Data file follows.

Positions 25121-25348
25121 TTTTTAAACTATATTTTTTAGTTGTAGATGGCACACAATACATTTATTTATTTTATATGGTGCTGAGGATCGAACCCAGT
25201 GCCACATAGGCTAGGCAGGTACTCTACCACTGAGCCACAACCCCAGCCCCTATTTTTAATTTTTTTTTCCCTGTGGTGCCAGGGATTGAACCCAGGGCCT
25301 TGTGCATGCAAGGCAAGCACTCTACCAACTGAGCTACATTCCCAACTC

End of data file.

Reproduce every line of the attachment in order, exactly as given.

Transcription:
Positions 25121-25348
25121 TTTTTAAACTATATTTTTTAGTTGTAGATGGCACACAATACATTTATTTATTTTATATGGTGCTGAGGATCGAACCCAGT
25201 GCCACATAGGCTAGGCAGGTACTCTACCACTGAGCCACAACCCCAGCCCCTATTTTTAATTTTTTTTTCCCTGTGGTGCCAGGGATTGAACCCAGGGCCT
25301 TGTGCATGCAAGGCAAGCACTCTACCAACTGAGCTACATTCCCAACTC